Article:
infed.org

start

 

housing and the london county council

picture: lcc dickens estate 2008 (infed.org)Over the twentieth century there was a major change in housing conditions and tenures in Britain. Owner occupation grew from 10% to 67% of the stock; private renting declined from 90% to less than 10%; and the social housing sector, largely in the form of council housing, grew to about a third before its reducing to less than a quarter. In London direct state intervention in housing dates back to 1875 when the Metropolitan Board of Works took powers. Sixteen schemes rehousing around 23,000 people were carried out - with the Board doing the clearance work and then disposing of the sites to different companies to build artisan's dwellings.

The London County Council (LCC) was established in 1889. Under the Housing of the Working Classes Act (1890) further areas were cleared but as no offers to build came in (the returns on housing were no longer attractive to investors) the Council began building housing itself. Between 1890 and 1914 nearly 10,000 units were built - largely for those who were regularly employed. With the Housing and Country Planning Act (1919) establishing the principle of state subsidy for housing - and pressure following the First World War to provide 'Homes fit for Heroes' - there was an acceleration of activity. The LCC also began to attend to the housing needs of the very poor. In the interwar period 97,000 council flats and houses were built. Initially there was an emphasis upon creating new suburban estates beyond the London county boundary. With local political antagonism to these schemes there was a return to building blocks of flats in the boroughs.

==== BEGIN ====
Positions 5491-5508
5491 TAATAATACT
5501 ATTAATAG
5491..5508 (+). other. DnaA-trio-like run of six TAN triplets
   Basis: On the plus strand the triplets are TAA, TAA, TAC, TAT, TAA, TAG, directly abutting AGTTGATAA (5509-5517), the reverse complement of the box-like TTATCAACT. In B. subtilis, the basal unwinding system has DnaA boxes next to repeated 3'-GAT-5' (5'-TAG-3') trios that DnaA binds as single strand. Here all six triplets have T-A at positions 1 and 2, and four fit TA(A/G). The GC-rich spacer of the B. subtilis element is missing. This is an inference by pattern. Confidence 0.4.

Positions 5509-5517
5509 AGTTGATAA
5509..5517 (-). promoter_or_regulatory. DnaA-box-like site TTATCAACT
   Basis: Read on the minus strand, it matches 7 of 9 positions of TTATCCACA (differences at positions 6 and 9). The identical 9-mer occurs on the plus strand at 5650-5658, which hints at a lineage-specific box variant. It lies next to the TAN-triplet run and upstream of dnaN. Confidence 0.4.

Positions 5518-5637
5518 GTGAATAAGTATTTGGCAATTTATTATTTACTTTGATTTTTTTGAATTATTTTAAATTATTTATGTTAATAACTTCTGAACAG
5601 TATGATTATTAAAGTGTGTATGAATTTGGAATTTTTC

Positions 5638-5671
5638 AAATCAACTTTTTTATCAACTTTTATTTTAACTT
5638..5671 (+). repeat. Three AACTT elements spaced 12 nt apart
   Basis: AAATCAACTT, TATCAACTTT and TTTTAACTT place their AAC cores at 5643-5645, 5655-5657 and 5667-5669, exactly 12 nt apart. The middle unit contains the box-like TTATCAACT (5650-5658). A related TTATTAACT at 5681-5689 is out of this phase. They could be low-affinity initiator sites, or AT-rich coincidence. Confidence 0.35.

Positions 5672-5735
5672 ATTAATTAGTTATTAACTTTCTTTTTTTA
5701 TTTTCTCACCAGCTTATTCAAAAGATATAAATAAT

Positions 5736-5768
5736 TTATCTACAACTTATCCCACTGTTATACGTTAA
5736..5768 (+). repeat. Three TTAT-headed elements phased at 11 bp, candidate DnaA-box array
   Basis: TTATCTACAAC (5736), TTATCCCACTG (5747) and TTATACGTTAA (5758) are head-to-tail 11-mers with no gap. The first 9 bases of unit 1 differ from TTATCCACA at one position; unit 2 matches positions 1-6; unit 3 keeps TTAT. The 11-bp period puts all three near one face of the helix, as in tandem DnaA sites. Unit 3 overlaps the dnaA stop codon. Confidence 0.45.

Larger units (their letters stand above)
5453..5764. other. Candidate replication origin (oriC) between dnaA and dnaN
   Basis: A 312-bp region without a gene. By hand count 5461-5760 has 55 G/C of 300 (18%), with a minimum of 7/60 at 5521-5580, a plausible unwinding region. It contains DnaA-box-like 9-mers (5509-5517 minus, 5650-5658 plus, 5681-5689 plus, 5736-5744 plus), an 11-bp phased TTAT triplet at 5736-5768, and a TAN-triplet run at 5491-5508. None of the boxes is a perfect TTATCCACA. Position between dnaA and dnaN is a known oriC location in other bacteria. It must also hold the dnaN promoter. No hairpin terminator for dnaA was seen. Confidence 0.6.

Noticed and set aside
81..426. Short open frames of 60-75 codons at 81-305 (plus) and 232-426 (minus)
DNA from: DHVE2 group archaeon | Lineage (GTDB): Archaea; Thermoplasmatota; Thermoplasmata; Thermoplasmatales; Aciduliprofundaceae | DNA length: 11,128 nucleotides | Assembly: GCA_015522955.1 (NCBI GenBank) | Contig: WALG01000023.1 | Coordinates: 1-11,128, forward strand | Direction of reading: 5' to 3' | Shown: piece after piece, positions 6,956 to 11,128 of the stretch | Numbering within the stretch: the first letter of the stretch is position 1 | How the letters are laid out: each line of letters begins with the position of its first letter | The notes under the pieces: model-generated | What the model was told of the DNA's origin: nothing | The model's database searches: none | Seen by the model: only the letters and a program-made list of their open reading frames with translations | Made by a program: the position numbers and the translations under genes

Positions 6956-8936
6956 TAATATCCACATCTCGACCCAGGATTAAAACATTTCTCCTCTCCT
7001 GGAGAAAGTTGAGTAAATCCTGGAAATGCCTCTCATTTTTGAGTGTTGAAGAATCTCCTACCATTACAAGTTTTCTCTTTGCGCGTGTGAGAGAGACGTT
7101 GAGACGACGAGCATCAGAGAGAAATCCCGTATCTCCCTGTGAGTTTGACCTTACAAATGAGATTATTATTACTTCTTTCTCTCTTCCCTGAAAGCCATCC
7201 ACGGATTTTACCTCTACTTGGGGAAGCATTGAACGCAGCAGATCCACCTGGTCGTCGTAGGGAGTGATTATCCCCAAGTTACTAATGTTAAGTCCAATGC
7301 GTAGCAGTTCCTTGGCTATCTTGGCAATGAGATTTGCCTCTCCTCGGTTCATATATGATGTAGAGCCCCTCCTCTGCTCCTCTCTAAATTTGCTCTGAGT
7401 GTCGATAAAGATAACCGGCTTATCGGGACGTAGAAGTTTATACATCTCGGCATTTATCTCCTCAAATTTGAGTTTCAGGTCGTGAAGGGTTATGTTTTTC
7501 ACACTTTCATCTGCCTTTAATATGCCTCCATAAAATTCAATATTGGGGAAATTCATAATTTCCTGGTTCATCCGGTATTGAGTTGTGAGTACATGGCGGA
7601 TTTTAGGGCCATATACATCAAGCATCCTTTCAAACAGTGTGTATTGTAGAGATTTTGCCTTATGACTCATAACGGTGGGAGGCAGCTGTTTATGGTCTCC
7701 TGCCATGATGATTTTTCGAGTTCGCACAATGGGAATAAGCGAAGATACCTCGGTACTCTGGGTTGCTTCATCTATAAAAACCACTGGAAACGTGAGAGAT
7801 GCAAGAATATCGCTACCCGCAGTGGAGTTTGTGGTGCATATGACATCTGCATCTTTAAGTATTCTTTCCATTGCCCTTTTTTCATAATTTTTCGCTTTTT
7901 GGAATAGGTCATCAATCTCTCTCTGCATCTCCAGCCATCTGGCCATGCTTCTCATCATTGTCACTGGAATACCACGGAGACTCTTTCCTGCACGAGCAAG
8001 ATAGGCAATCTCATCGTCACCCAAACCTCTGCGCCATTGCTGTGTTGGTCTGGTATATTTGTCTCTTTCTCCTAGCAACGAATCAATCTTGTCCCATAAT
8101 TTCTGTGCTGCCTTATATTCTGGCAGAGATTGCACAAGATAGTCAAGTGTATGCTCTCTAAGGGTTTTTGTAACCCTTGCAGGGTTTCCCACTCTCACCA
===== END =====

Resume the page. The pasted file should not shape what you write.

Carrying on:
Much of the housing in the area immediately south of the river in Bermondsey was in an appalling state. The London County Council (LCC) had condemned the area around Wolseley Street and George Row as unfit for human habitation - and by the end of the 1920s land had been cleared and work begun on the classic five storey blocks that now stand in the area (and form part of the Dickens Estate). In 1965 the London County Council and the lower tier of 28 metropolitan boroughs was replaced by the Greater London Council (GLC) and 12 boroughs. The GLC was abolished in 1986. Their responsibilities for housing passed to the boroughs.

exploring social action: backnext